Franchitti grew up in Scotland, Wheldon in England. Both won two Indianapolis 500s, were enormously popular within the racing community and drove for Michael Andretti at the height of the team's success.

But when tragedy struck in October, Franchitti's life changed. From the moment he broke down in tears in the cockpit of his No. 10 car, Franchitti became a more forceful advocate for driver's safety.

In the weeks since Vegas, Franchitti has been testing the new IndyCar and getting feedback from others who have done the same. He's stayed in touch with other drivers and series officials about what measures could be taken to prevent another racing death.

The league's investigation showed a "limitless" track at Vegas was a key factor leading to the crash. IndyCar president Brian Barnhart said the series will conduct more testing at ovals, and that he hopes to put 12 or more cars on those tracks to better simulate racing conditions -- a move Franchitti approves.

"I think Dan's accident was a catalyst for a renewal of that (safety) effort. We've all been working on that," Franchitti said. "Yeah, I think right now I'm happy with what I see and with the effort that everybody's putting in, the fact that the drivers have very much been included in that. I take my hat off to the IndyCar Series for doing that."

Safety isn't the only concern.

Bernard said last Thursday he was hoping to release the 2012 schedule in the next two days. It's still not out and the tentative schedule only has three oval races.

The new cars have not performed as well as expected, either, and will likely require additional work to get up to speed.

Franchitti and team owner Chip Ganassi believe those problems will get solved, in time.

"I think in terms of road racing, the car is fine. It just needs a little help on the ovals," Ganassi said. "There's only three ovals right now from what we're hearing. That may be a blessing right off the bat."

But for Franchitti, the most difficult part of the offseason has been the memory of winning a championship at a race where he lost a friend.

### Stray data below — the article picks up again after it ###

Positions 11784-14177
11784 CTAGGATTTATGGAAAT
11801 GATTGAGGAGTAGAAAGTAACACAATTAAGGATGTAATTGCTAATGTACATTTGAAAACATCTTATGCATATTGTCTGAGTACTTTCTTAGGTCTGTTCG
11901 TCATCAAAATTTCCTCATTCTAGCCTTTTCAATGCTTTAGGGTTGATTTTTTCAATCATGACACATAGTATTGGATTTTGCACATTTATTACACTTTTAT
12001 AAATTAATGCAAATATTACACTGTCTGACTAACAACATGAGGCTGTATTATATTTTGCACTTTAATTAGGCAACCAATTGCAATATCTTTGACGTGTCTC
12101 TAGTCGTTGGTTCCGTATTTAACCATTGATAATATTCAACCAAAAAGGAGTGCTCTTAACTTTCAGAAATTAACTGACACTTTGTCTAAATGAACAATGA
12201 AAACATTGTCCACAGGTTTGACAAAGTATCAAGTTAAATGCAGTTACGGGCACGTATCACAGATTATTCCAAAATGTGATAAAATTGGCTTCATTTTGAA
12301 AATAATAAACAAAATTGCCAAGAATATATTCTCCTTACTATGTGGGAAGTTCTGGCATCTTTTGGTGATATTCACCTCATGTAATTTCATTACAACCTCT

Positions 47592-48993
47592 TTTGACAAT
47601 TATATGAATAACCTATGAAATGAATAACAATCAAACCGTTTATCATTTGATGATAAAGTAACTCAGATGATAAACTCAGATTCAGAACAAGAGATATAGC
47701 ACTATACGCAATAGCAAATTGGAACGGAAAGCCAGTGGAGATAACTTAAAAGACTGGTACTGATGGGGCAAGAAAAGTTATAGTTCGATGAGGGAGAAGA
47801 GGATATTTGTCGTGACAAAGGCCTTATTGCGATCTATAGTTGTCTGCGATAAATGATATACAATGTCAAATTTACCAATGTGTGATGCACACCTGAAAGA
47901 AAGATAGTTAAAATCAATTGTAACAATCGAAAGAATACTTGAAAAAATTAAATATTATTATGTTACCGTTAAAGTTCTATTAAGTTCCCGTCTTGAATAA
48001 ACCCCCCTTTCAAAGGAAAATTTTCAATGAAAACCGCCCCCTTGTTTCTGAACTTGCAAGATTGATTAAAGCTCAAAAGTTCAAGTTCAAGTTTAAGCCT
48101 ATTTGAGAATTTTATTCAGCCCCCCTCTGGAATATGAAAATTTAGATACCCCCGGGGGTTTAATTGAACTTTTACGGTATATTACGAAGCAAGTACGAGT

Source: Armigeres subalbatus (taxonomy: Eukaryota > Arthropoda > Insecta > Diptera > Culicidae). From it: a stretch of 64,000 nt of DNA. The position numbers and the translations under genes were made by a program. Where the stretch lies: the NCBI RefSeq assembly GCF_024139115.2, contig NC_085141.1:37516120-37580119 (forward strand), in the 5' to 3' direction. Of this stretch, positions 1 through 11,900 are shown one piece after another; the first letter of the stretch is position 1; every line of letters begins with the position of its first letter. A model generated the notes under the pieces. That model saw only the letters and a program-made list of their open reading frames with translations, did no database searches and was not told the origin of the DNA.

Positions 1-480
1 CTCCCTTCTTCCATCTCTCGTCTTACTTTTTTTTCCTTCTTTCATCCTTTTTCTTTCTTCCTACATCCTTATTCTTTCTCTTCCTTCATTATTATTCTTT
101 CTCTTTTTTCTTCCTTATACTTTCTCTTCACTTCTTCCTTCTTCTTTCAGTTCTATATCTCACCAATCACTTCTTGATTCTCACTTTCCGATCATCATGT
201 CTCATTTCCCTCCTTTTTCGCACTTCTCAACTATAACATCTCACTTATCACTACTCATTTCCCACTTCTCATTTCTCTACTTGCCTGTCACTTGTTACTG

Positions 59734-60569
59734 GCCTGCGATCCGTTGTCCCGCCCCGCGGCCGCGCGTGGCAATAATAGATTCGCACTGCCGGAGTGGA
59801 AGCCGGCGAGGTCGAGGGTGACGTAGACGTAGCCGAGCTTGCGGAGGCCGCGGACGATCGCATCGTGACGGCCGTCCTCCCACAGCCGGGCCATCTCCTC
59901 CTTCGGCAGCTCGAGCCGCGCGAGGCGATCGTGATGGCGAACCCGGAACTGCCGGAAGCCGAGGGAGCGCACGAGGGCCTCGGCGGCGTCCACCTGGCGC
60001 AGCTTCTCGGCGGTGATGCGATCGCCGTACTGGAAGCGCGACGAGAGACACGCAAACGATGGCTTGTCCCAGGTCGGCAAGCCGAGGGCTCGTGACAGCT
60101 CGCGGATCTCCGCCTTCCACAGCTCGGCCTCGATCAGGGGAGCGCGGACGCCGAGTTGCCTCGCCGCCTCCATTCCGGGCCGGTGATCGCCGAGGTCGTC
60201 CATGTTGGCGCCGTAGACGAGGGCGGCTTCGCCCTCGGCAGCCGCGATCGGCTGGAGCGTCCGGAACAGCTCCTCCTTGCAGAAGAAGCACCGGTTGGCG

"What happened with Dan was absolutely tragic. We miss him. Really, I don't know what else to say apart from that," he said. "He was obviously a great friend and a terrific competitor. I think I speak for the whole racing community, especially the IndyCar family, that we'll all really, really miss him."

Formula 1 needs influx of American drivers to be successful in the U.S.

(by Tim Tuttle 12-21-11)

Formula 1 will return from its second multiyear U.S. hiatus with a Grand Prix at the Circuit of the Americas in Austin, Texas, next November. The first track in the nation that was built specifically to F1 specifications and amenity standards has invested $300 million in the facility and must pay a huge sanctioning fee -- estimated at $25 million -- to put the world's highest priced and most technologically advanced race cars on the track.

History has shown making a profit with an F1 event in America will be difficult. Indianapolis made money from 2000 to 2004, was severely damaged by a tire fiasco in 2005 and lost money in its final two years. It had been the first track to hold an F1 race in the U.S. since 1991, when Phoenix's street event folded after three years. Phoenix never made money.

For F1 to become successful in America, it must be sustainable long term and that requires profits. Those will come from American drivers, who will build the television audience and the fan base. It needs another Dan Gurney or Mario Andretti and it needs them both in F1 at the same time. One won't do it.

With the Austin race in 2012 and the announced race in New Jersey, with the Manhattan skyline in the background, for 2013, the opportunity to lift F1's profile and bring American drivers into the fold is greatly enhanced. F1 won't ever equal the popularity of NASCAR and the two events will never grow larger than the Indianapolis 500, but it can prosper into a premier international sporting event in the States. Think Olympics. Think soccer's World Cup. F1 plays on that stage every year, delivering the world's largest television viewership.

There aren't any American drivers in F1. Scott Speed was the last, driving in 28 races in the 2006 and 2007 seasons before switching to Sprint Cup. He was the first since Michael Andretti, who was released with three races remaining in his sole season of 1993.

Are there Americans interested in driving in F1? Absolutely. Established talent like Kyle Busch, Ryan Hunter-Reay, Marco Andretti and Graham Rahal are among those who would jump at the chance. Talented youngsters Alexander Rossi, Conor Daly and Michael Lewis are pursuing it by racing in the European development series.